Graham Simmons puts his best foot forward on a walking tour of the lush surrounds of a rain-refreshed central Australia.
THIS doesn't feel like central Australia. Following heavy rains in February and March, the usually parched landscape of brilliant cobalt skies over oxide-red earth is softened with swathes of new plant-shoots. The air is redolent with the honey-sweet aroma of pukara (desert heath myrtle) and a vast nature-bouquet of other wildflowers.
I'm witnessing the desert's rebirth on a Park Trek walking trip. This Melbourne-based company has been running bushwalking trips for 10 years and has developed some expertise in the field. At the same time, I want to gauge whether the trips are aimed solely at diehard bushwalkers, or also at novice walkers like myself.
At the start, things aren't looking so promising. Nearly half the group are from a single bushwalking club - diehards indeed - and the oldest member of the club, 82-year-old Pat, looks as though she could outwalk people half her age. We have the services of three expert guides - Bjorn, Markus and Park Trek founder Alan Fenner, who cracks the whip in the most jovial possible manner.
The Ghost Gum Walk, near Ormiston Gorge in the West MacDonnell Ranges about 90 kilometres west of Alice Springs, seems a fitting start. A solitary ghost gum atop a rise dominates the countryside, its base bedecked with yellow daisy flowers. From there we head up along the Pound Walk, section nine of the famous Larapinta Trail, where Sturt's Desert Rose blooms trackside.
Due to flooding in Ormiston Gorge, we have to detour up to a saddle and onto a ridge, sliding and scrambling over slithery shale. "This isn't a very long walk but I'd rate it medium to hard," Pat says. By now, my calves are hurting, so it's with relief that the walk ends and I join the others with a glass of excellent red while taking in the sunset over Mount Sonder.
The next day, after a hearty breakfast washed down with fresh plunger coffee, it's time to decide on one of two hiking options. The first option, the Sepentine Chalet Gorge Walk, starts with a steep ascent and then heads along part of the Larapinta Trail - a total of about 16 kilometres. The easier option is a shorter section of this walk followed by a visit to the Ochre Pits - striking 10-metre-high cliffs exposing swirls of white kaolin, yellow clay-ochre and deep red oxidised iron. To the local Luritja people, these cliffs have been a source of ochres for ceremonial purposes for hundreds of years.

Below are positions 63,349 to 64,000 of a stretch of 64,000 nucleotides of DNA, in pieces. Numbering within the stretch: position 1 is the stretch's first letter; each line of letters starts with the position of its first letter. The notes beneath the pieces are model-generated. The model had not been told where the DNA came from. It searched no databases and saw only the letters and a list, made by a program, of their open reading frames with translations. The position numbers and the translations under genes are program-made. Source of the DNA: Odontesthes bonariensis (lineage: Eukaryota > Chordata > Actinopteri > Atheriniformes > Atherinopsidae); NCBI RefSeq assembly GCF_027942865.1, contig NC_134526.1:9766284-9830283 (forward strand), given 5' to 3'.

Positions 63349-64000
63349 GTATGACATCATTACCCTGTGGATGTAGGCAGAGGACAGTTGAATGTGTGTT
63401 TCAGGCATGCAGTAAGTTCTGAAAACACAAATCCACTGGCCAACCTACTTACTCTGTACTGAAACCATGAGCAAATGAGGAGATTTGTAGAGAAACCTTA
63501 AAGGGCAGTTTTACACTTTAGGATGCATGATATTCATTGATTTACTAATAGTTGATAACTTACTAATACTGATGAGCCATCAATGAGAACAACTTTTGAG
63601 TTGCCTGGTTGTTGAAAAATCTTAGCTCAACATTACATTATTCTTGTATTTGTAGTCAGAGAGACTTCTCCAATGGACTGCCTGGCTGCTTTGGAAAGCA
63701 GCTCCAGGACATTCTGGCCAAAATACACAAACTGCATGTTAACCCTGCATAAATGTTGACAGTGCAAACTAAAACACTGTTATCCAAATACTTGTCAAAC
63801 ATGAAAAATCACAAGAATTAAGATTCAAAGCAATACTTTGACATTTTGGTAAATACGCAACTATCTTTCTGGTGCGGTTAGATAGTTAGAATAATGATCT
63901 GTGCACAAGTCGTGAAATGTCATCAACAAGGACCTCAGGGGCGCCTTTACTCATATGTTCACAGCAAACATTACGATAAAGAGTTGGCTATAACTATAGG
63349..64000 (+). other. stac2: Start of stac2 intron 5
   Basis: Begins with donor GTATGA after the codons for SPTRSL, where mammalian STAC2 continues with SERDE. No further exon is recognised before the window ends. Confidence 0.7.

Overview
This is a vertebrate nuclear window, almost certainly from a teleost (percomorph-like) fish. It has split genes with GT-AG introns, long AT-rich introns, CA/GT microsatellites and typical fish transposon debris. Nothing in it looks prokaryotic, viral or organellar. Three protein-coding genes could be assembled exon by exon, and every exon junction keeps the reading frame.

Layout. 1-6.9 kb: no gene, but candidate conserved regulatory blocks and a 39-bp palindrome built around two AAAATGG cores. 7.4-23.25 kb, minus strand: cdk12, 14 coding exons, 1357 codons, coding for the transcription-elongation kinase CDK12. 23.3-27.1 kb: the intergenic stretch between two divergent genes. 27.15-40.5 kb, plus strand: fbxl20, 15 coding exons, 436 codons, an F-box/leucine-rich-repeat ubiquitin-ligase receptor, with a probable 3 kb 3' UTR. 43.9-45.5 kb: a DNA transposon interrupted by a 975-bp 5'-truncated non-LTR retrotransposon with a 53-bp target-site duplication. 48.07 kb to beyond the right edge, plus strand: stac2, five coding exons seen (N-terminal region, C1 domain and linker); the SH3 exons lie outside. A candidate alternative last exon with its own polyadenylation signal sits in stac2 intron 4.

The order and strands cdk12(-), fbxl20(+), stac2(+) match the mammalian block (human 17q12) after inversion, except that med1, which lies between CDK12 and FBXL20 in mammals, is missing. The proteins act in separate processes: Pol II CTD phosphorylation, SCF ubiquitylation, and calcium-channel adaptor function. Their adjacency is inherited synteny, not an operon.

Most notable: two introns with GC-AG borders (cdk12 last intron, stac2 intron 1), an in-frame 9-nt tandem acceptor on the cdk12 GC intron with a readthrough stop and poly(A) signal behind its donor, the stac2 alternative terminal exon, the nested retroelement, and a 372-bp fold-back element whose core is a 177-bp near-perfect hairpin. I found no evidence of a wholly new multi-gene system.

I opt for the easier option, first of all taking in the cool waters of Serpentine Gorge. The spectacular pink mulla mulla flower pokes its head above the stony soil, with the lime-green stalks of the caustic vine (a traditional Aboriginal remedy for wounds and abrasions) adding a counterpoint. "I don't know why everyone's hurrying to complete the long walk," group member Helen says. "I'd rather just relax and appreciate the surroundings."
"Depending on how many guides we have along, it's usually possible to offer at least a couple of hiking options most days," Alan says. "Or if you just want to take the whole day off and do nothing at all, that's OK, too." But with the spectacular scenery on offer in these parts, I can't help thinking that a total chillout would be something of a copout.
A backtrack to Alice Springs is then called for. After a sensational visit to Trephina Gorge in the East MacDonnells the following day, we board an all-wheel-drive people-mover for a day visit to Palm Valley (Mpulungkinya), with its red-cabbage palms, and the spectacular Kalarranga Lookout in Finke Gorge National Park. With the Finke said to be the world's oldest river, a few hours backtracking is neither here nor there. Jenny, our guide for the day, is an expert on the flora of the region, which includes the silver indigo plant and the yellow-flowered dead finish, said to out-survive every other desert plant during drought.
We continue to Kings Canyon in Wartarrka National Park, via Mount Ebenezer Roadhouse and with a walking detour to Kathleen Gorge. The Luritja people believe that the waterhole at the head of Kathleen Gorge is the abode of a rainbow serpent that guards the area.
The following day we take in sections of the Giles Track. When explorer Ernest Giles visited this area in 1874, he stated that it was the finest country that he had encountered in the interior - and not many present-day visitors would disagree with him. But the highlights of Kings Canyon are the challenging Kings Canyon Rim Walk and the easier Kings Creek Walk, offering superb views of the sheer canyon walls and the lush vegetation at their base.
Finally, it's time for the big event: the pilgrimage to Uluru-Kata Tjuta National Park. After a day's exploring the trails of Kata Tjuta, I'm looking forward to the walk around the base of Uluru. But to my chagrin, I don't get to complete the full circuit.
When Stanley Breeden, the author of Looking after Uluru-Kata Tjuta - the Anangu Way made this circuit, it took him a full day, from dawn until late afternoon. But we have just three hours to charge around the base, like runners on steroids. And then we're poured, hot and sweaty, into the plane. "Not another group from Park Trek!" I can imagine the flight attendant groaning underneath her breath.
The writer was a guest of Park Trek.
Qantas flies into Alice Springs and Qantas and Virgin Australia fly out of Yulara.
After more good rains this month and even more expected, the desert is expected to be green well into the middle of next year. Park Trek will run two Central Australia trips from May 26 to June 3 and June 16 to 24, priced from $2750 a person including two nights at All Seasons Resort in Alice Springs, two nights in cabins at Glen Helen Resort, two nights at Kings Canyon Resort, one night at Curtin Springs and one night's cabin accommodation at the Outback Pioneer Hotel at Yulara's Ayers Rock Resort. (03) 9877 9540, parktrek.com.au.